This lively and interactive course grounds participants in philosophical, psychological, programmatic, ethical and theological aspects of youth ministry. Geared particularly toward Unitarian Universalists, this course seeks to embody a vision of youth ministry that is a vibrant, robust, and flexible part of every congregation. Topics of instruction include leadership and spiritual development, professional support for youth advisors, denominational polity, adolescent life issues, building intergenerational community, and a critical analysis of different models of youth ministry and programming. Recommended for all religious leaders, both new and old to youth ministry. / BettyJeanne Rueters-Ward is a lifelong Unitarian Universalist and most recently served as the full-time Youth and Young Adult Program Coordinator at the Unitarian Universalist Congregation of Shelter Rock. She is a graduate of the Master of Arts in Social Change at Starr King. As a Youth Programs Specialist for the Unitarian Universalist Association, Betty Jeanne coordinated international conferences, trainings and social justice initiatives. She has also served as a youth advisor at the First Unitarian Church of Oakland, as a youth mentor for OutLoud Radio, and with youth clients at Carroll Center for the Blind. / Megan Dowdell, GTU MA ’09, teaches courses in ethics and youth ministry as a regular adjunct faculty member. She is a UU ministerial candidate and doctoral student in sociology at UCSF. Whether on-line or in-person, Megan offers a warm invitation to academically rigorous subject matter for religious professionals, scholars and activists.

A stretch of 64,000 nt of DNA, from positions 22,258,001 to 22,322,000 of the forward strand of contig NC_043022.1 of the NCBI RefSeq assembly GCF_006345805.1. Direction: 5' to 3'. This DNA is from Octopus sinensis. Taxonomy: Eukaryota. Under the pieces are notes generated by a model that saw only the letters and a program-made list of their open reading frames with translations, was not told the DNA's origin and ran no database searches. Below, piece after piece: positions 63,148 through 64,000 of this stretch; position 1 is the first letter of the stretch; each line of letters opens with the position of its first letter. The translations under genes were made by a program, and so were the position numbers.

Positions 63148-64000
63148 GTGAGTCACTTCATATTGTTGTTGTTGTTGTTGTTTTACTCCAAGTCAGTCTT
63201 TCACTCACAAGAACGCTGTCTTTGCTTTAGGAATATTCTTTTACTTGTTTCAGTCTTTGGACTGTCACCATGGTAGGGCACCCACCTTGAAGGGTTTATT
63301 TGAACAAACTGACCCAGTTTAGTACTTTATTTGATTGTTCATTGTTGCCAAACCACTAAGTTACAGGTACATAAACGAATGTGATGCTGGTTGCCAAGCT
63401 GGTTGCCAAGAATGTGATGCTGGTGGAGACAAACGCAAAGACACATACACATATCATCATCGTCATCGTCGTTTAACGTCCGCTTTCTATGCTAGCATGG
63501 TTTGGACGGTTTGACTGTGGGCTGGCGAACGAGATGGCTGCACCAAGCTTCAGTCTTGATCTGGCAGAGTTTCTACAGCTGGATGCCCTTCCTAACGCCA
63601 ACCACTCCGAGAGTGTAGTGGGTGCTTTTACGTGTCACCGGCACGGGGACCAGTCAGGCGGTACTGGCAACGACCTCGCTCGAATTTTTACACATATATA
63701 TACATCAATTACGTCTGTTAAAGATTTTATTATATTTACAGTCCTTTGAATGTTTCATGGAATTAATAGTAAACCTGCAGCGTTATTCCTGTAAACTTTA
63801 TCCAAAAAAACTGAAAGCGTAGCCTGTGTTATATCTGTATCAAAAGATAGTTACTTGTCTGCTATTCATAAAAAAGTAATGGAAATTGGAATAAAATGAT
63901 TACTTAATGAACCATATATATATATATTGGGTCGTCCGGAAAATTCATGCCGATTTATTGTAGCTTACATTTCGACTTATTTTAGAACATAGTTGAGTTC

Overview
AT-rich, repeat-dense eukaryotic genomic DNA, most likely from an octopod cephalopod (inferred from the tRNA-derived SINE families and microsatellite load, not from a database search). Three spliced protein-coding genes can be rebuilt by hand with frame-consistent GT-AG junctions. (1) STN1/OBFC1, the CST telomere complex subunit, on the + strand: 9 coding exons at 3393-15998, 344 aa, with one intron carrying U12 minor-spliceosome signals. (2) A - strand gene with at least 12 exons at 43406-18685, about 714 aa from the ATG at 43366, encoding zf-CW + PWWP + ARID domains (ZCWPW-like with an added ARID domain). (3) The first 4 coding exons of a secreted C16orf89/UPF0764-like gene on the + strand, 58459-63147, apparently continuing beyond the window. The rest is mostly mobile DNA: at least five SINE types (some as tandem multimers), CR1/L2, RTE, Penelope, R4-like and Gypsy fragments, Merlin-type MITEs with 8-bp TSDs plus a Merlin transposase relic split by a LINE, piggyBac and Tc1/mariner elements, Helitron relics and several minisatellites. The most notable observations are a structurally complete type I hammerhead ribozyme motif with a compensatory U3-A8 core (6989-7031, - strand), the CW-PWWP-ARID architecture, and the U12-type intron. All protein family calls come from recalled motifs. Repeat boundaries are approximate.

EDFT-8462          3 Units       
Minimum 1       Limit 20             PIN Required: No
Click for Syllabus

Promised Lands and Immigrants
Hugo Cordova Quero